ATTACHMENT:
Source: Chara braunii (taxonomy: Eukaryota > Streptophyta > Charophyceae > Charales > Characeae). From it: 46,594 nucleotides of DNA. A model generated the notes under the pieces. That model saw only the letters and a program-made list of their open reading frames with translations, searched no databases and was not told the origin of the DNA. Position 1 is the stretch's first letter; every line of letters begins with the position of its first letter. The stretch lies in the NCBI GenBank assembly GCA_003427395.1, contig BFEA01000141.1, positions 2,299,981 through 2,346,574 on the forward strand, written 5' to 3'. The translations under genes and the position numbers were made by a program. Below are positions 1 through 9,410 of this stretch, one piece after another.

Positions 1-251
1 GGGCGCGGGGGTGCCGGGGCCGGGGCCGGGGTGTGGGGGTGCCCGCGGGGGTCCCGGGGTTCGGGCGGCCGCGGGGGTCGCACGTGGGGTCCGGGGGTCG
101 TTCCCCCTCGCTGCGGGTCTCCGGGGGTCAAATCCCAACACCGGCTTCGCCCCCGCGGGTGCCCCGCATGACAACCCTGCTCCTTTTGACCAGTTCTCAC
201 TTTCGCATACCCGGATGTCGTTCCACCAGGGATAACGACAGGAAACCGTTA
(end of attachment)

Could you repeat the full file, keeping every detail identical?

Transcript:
Source: Chara braunii (taxonomy: Eukaryota > Streptophyta > Charophyceae > Charales > Characeae). From it: 46,594 nucleotides of DNA. A model generated the notes under the pieces. That model saw only the letters and a program-made list of their open reading frames with translations, searched no databases and was not told the origin of the DNA. Position 1 is the stretch's first letter; every line of letters begins with the position of its first letter. The stretch lies in the NCBI GenBank assembly GCA_003427395.1, contig BFEA01000141.1, positions 2,299,981 through 2,346,574 on the forward strand, written 5' to 3'. The translations under genes and the position numbers were made by a program. Below are positions 1 through 9,410 of this stretch, one piece after another.

Positions 1-251
1 GGGCGCGGGGGTGCCGGGGCCGGGGCCGGGGTGTGGGGGTGCCCGCGGGGGTCCCGGGGTTCGGGCGGCCGCGGGGGTCGCACGTGGGGTCCGGGGGTCG
101 TTCCCCCTCGCTGCGGGTCTCCGGGGGTCAAATCCCAACACCGGCTTCGCCCCCGCGGGTGCCCCGCATGACAACCCTGCTCCTTTTGACCAGTTCTCAC
201 TTTCGCATACCCGGATGTCGTTCCACCAGGGATAACGACAGGAAACCGTTA